From "Illustrated History of St. Vincent Archabbey"
      Before the church and house were built, the priest would stay with one
      of the most well-off families of the congregation.  This is a letter from
      the Rev Lawrence S Phelan, at what was to be called Sportsman's Hall,
      St Vincent Church, Latrobe, PA to Bishop Carroll in Baltimore, MD,
      the first Catholic Bishop in the United States
October 17th 1795

Your reverence can have no conception of the distress here, even for the necessaries of life,
for really I have not anything like a sufficiency of food, and such as I get is poor and filthy.
Most of the Irish, who, though poor, were by far the most generous, have now quit this
settlement; five or six German families remain, whose chaplain I may call myself, since I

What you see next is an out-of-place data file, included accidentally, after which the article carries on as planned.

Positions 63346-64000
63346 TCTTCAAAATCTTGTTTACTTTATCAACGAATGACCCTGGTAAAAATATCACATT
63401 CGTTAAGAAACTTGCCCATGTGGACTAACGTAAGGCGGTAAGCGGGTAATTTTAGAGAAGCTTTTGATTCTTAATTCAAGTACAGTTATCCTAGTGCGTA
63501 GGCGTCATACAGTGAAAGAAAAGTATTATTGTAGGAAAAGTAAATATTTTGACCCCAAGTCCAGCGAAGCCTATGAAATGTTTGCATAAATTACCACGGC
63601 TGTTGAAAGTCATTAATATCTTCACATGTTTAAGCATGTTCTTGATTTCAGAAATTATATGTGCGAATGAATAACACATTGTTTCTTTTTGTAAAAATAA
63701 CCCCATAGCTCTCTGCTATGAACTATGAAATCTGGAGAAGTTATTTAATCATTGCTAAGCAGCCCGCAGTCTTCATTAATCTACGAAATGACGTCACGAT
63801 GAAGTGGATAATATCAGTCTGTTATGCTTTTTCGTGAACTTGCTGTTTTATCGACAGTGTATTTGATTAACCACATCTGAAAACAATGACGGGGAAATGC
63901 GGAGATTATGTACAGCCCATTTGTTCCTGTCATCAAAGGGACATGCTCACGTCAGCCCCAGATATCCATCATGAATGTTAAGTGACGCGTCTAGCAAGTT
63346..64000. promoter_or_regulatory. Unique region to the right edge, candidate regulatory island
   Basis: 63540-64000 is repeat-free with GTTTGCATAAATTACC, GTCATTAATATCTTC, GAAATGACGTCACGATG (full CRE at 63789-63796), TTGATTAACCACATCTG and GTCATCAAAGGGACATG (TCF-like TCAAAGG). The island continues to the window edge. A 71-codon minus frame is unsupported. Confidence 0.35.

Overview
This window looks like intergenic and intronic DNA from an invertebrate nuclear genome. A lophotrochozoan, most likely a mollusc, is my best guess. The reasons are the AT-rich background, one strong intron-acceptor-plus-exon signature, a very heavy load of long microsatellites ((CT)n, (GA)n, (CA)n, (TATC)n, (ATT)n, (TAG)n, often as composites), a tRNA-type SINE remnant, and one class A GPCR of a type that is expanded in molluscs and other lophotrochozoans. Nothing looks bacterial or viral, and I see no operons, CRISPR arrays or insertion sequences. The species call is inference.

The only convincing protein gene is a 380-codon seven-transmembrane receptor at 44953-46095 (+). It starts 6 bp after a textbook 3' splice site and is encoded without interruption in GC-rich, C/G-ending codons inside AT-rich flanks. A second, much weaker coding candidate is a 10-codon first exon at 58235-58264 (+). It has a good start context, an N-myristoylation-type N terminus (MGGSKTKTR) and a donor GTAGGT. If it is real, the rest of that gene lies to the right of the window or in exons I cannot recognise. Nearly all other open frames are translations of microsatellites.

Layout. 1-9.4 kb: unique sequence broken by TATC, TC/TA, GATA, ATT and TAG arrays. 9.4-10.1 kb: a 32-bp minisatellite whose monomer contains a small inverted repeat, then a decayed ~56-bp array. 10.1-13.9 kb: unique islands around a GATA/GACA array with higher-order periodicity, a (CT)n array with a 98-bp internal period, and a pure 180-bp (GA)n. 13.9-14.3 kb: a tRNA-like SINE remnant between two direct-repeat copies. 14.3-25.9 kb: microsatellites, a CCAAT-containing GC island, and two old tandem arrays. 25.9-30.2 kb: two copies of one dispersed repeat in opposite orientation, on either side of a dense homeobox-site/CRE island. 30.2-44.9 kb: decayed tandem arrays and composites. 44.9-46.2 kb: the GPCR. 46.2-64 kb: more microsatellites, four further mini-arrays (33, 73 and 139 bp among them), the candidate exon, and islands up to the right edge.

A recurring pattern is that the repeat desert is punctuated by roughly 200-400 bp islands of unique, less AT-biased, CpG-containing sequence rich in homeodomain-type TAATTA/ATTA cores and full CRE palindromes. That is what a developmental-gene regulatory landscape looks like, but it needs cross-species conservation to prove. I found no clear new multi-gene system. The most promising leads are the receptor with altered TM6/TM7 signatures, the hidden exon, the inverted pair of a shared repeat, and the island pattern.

cannot pretend to travel for want of a horse. These people, indeed, abstraction made of
religion, are the last of all mankind for sentiments of humanity. The poorman I live with has
not been paid what was promised for my board, and whether he intends it or not, he treats
me acordingly. Perhaps he can't help it. Bread is the sole support of his family. Morning,
noon, and night, flour and water, or bread and water, with a little burnt grease thrown over
is the support of his starved and almost naked large family. Since my arrival the only meat
they had was a little pig about twenty or thirty pounds, and a calf ten days old, of which we
have eaten this whole week, till it became green and musty for want of salt. when I arrived first,
they had about a dozen hens, of which I must have eaten eight, as they still have four . . .
Thus have I spent five months of a most rigorous Lent, that threw me into diarrhea, that,
in such wretchedness and cold, made me pass a most penitential winter.